After Agassi's rededication to tennis in 1998, he focused more on physical conditioning than in the past and became one of the fittest players on the tour. He had remarkable endurance and rarely appeared tired on court.
Because of his conditioning and groundstrokes, one of Agassi's central strategies was to wear down his opponents. Agassi tried to minimize time between points, so that his opponents had as little recovery time as possible. Agassi continually put pressure on opponents by returning the ball early and at deep angles, and attempted to dictate play from the center of the baseline and make his opponent scramble. When in control of a point, Agassi would often pass up an opportunity to attempt a winner and hit a slightly more conservative shot, both to minimize his errors and to make his opponent run more. His penchant for running players around point after point has earned him the nickname "The Punisher."
In the last year of his career, various injuries, most notably in his back, robbed Agassi of consistent speed and court coverage. As a result, players who were able to consistently hit at sharp angles with pace, particularly those who could do this on the run, gave him trouble. To make up for this weakness, Agassi began playing more aggressive shots, to keep his opponent on the defensive and deny them opportunities to run Agassi around the court. This both limited his options from the baseline and increased his errors.
Agassi's serve was never the strength of his game, but it improved steadily over the course of his career, and went from being a liability to being an average serve. His most effective serve was a hard slice, which he would use to ace opponents in the ad court, and to send his opponent wide off the court when serving on the deuce side, followed by a shot to the opposite corner to send his opponent scrambling. He relied on a heavy kick serve for his second serve, particularly early in his career.

Personal and family life:
Agassi dated famed American singer Barbra Streisand in the early 1990s before marrying actress Brooke Shields on April 19, 1997. That February, they had filed suit against The National Enquirer claiming it printed "false and fabricated" statements about the couple. The case was dismissed. He later filed for divorce from Shields, which was granted on April 9, 1999.
At the 1999 French Open, Agassi and Steffi Graf were the surprise champions, since he had not won a grand slam title since 1995 and she since 1996. At the winners' ball, they danced the traditional champions dance. After that evening they began dating. Graf retired after they both reached the Wimbledon final in July. They were married on October 22, 2001. Their son, Jaden Gil, was born on October 26 the same year. Their daughter, Jaz Elle, was born on October 3, 2003.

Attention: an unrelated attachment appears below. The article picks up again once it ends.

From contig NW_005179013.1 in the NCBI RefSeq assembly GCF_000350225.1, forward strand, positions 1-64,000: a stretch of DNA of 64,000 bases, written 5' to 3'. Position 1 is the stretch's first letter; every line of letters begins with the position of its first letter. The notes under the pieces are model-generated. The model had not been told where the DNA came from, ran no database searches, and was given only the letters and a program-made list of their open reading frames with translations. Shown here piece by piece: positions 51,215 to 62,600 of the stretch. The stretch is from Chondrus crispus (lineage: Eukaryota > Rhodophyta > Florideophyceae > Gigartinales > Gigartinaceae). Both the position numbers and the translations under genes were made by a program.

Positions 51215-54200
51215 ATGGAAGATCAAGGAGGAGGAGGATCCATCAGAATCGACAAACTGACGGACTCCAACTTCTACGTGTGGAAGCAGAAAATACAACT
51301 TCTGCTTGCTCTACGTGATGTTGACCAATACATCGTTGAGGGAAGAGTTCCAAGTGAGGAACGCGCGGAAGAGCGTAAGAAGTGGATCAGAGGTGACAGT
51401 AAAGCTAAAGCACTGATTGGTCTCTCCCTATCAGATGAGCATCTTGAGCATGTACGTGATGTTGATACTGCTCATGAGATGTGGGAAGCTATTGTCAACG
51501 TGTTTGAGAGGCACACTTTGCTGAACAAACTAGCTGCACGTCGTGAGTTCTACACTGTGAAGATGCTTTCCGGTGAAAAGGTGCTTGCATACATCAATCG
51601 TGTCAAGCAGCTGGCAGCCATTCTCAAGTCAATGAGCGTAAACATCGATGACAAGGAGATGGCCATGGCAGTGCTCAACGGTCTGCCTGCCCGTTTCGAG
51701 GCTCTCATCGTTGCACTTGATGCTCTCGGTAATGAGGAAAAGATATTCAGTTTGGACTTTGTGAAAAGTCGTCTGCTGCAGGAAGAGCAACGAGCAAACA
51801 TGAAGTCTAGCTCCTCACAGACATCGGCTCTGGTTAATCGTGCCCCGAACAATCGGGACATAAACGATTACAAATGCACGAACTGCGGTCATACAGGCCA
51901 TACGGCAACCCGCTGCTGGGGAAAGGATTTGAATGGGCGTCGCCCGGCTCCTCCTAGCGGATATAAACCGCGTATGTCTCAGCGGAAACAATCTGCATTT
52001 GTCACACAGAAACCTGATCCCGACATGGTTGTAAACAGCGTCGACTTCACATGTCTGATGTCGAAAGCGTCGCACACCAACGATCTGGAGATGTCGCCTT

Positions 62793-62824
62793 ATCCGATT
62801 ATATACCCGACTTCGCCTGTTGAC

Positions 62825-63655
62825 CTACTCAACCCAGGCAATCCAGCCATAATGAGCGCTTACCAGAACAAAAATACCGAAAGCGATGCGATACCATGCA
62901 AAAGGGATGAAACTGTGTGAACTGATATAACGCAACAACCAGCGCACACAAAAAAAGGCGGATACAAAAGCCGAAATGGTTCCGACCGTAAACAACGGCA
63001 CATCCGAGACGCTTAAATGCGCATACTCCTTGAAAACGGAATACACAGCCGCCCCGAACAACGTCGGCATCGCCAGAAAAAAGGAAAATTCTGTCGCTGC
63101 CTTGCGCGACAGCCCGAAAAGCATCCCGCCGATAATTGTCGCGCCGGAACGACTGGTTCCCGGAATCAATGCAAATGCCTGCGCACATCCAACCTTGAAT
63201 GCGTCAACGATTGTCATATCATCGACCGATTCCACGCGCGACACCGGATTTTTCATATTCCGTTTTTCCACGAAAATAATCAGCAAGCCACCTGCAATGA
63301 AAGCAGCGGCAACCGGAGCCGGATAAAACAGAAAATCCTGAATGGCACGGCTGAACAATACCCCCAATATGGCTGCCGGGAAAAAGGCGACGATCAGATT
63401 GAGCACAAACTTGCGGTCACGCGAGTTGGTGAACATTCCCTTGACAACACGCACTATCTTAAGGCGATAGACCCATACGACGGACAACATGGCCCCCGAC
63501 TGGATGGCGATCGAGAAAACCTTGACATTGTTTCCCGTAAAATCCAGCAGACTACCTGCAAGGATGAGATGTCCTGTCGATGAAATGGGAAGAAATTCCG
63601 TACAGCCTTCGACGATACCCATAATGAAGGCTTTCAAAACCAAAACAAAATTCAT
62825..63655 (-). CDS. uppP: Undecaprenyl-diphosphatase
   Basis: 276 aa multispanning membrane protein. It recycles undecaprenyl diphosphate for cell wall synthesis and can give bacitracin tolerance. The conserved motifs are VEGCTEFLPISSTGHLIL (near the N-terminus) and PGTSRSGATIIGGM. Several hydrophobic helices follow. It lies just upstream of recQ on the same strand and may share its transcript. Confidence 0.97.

The couple live in Las Vegas and own several vacation homes. They paid US$23 million to purchase a six-bedroom, eight-bathroom house in Tiburon, California from John E. McCaw Jr., former owner of Cellular One. The home was recently sold for U.S.$20 million. Agassi used to own a 10-seat Lockheed JetStar 731 jet with call letters on the tail representing his first Grand Slam title at Wimbledon (N-792AA).
Agassi's older sister, Rita, was married to the late former tennis legend Pancho Gonzales. In 1995, when Gonzales died in Las Vegas, Agassi paid for the funeral.
Agassi is also a staunch Democrat and has donated over $108,200 to different Democratic candidates.

Agassi has participated in many charity organizations and founded the Andre Agassi Charitable Association in 1994, which assists the youth of Las Vegas. He was awarded the ATP Arthur Ashe Humanitarian award in 1995 for his efforts to help disadvantaged youth. He is regularly cited as the most charitable and socially involved player in professional tennis.
Agassi's charity often takes the form of assisting children with their athletic potential. His Boys & Girls Club sees 2,000 children throughout the year and boasts a world class junior tennis team. It also has a basketball program (the Agassi Stars) and a rigorous system that encourages a mix of academics and athletics.
In 2001, Agassi opened up the Andre Agassi College Preparatory Academy in Las Vegas, a tuition-free charter school for at-risk children in the area. Ironically, Agassi never finished his own formal education due to his decision to turn pro.
Among other child-related programs that Agassi supports through his Andre Agassi Charitable Foundation is Clark County's only residential facility for abused and neglected children called Child Haven. In 1997, Andre donated funding to Child Haven for a six-room classroom building now named the Agassi Center for Education. His foundation also provided "$720,000 to assist in the building of the Andre Agassi Cottage for Medically Fragile Children. This facility opened in December 2001 and accommodates developmentally delayed or handicapped children and children quarantined for infectious diseases. It houses approximately 20 beds and gives children with special needs the special attention needed to make them feel comfortable in their new surroundings."

* Agassi won singles titles in 11 different countries: Australia, Austria, Canada, People's Republic of China, Czech Republic, France, Germany, Italy, Spain, United Kingdom, United States.
* Agassi won his eight Grand Slam titles against eight different players.
* Agassi and his wife are the only singles players who won a Career Golden Slam.
* Agassi is the only player to have won the ATP Most Improved Player Award twice.
Andre Agassi pictures at 2006 Arthur Ashe Kids Day for the US Open 8/26/2006